What was supposed to be a debate between Arizona's Democratic candidates for Governor ended up being a one-man interview with Candidate Marco Lopez and Arizona PBS’ Ted Simons.
After Wednesday night's contentious and often disjointed Republican debate, the former Nogales mayor and Obama administration alumni wasted no time Thursday sending jabs to his absent Democratic opponent, Arizona Secretary of State Katie Hobbs.
“The refrain has now always become, 'Dónde está Katie,' where is Katie?” said Lopez.
We asked the Hobbs Campaign that question hours before the debate and got this response:
"Katie's out talking to Arizona voters, meeting them where they're at in their communities, and hearing directly from them about their most pressing concerns like how much groceries will cost next week or if their child will get a good education. As the only candidate on either side of the aisle with a clear path through the primary, Katie remains focused on the big picture: winning in November so that she can defend Arizona from Kari Lake’s conspiracy theories and never-ending lies that threaten Arizonans’ freedoms."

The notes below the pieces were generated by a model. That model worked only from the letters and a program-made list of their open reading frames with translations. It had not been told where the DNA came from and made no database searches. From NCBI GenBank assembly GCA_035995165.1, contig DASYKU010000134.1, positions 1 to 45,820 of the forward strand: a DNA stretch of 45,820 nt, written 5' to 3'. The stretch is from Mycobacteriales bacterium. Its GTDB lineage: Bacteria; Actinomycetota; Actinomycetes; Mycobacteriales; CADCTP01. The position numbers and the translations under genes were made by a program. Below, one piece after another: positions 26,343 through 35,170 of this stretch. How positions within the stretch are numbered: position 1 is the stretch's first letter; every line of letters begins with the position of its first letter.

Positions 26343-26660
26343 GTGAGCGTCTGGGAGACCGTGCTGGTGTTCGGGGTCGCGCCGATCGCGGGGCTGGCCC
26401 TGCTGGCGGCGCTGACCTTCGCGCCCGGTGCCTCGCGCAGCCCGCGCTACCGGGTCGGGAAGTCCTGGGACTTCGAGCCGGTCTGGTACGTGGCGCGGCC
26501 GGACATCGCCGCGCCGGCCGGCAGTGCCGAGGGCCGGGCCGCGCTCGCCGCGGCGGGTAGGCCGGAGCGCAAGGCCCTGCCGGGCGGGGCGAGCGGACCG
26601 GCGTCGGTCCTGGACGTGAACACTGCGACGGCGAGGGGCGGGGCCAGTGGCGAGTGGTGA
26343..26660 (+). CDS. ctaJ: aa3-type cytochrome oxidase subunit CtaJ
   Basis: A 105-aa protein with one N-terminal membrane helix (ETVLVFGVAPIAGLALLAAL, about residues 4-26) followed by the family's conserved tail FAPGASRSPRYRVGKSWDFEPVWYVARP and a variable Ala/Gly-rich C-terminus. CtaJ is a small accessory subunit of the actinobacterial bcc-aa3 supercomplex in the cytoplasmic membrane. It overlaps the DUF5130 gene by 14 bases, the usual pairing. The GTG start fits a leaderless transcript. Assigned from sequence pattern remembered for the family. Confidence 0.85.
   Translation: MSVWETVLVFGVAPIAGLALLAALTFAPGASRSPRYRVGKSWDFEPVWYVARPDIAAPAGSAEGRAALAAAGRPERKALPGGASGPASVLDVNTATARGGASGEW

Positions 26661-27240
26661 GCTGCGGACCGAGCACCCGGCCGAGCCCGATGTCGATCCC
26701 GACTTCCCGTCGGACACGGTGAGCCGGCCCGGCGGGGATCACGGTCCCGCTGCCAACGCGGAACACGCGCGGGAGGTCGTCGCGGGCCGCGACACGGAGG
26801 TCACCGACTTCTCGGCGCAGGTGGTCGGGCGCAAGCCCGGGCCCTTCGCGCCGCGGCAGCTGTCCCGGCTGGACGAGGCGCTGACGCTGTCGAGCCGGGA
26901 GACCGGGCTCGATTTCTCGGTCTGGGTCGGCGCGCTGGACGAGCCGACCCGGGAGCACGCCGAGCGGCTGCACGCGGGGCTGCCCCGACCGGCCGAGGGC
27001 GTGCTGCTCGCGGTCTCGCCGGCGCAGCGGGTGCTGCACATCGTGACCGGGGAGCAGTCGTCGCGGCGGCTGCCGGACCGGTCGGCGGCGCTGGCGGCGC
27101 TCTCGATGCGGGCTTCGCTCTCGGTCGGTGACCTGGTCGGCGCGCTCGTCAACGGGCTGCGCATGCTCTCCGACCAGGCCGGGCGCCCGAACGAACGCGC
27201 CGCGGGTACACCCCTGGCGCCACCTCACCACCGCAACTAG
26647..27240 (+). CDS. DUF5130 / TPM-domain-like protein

Lopez wants to put aside $2.5 billion for students prioritizing public schools over charter schools.
"We have to invest in our public education in district schools. Once we fix that, I'm happy to consider it,” said Lopez explaining the lack of equity with the current public education dynamic in Arizona.
Lopez was dubbed America's youngest mayor when he held the office for the border city of Nogales at just 24 years old.
His immigration plan calls on using $364 million to invest in infrastructure, technology, and manpower instead of focusing on a border wall.
“I'm tired of the smuggler winning and we have to go after this fentanyl, I think that is two areas the state government can partner correctly with federal government,” said Lopez.
On the supreme court decision overturning Roe v. Wade, Lopez unveiled a new plan to codify reproductive rights into the state constitution and pardon health care providers that perform abortions.
Afterward, Lopez told us women's reproductive rights are a top issue for Arizona voters.
“It's a difficult issue for me to fully comprehend. It's a difficult decision for women to make, with their families and healthcare providers,” he said.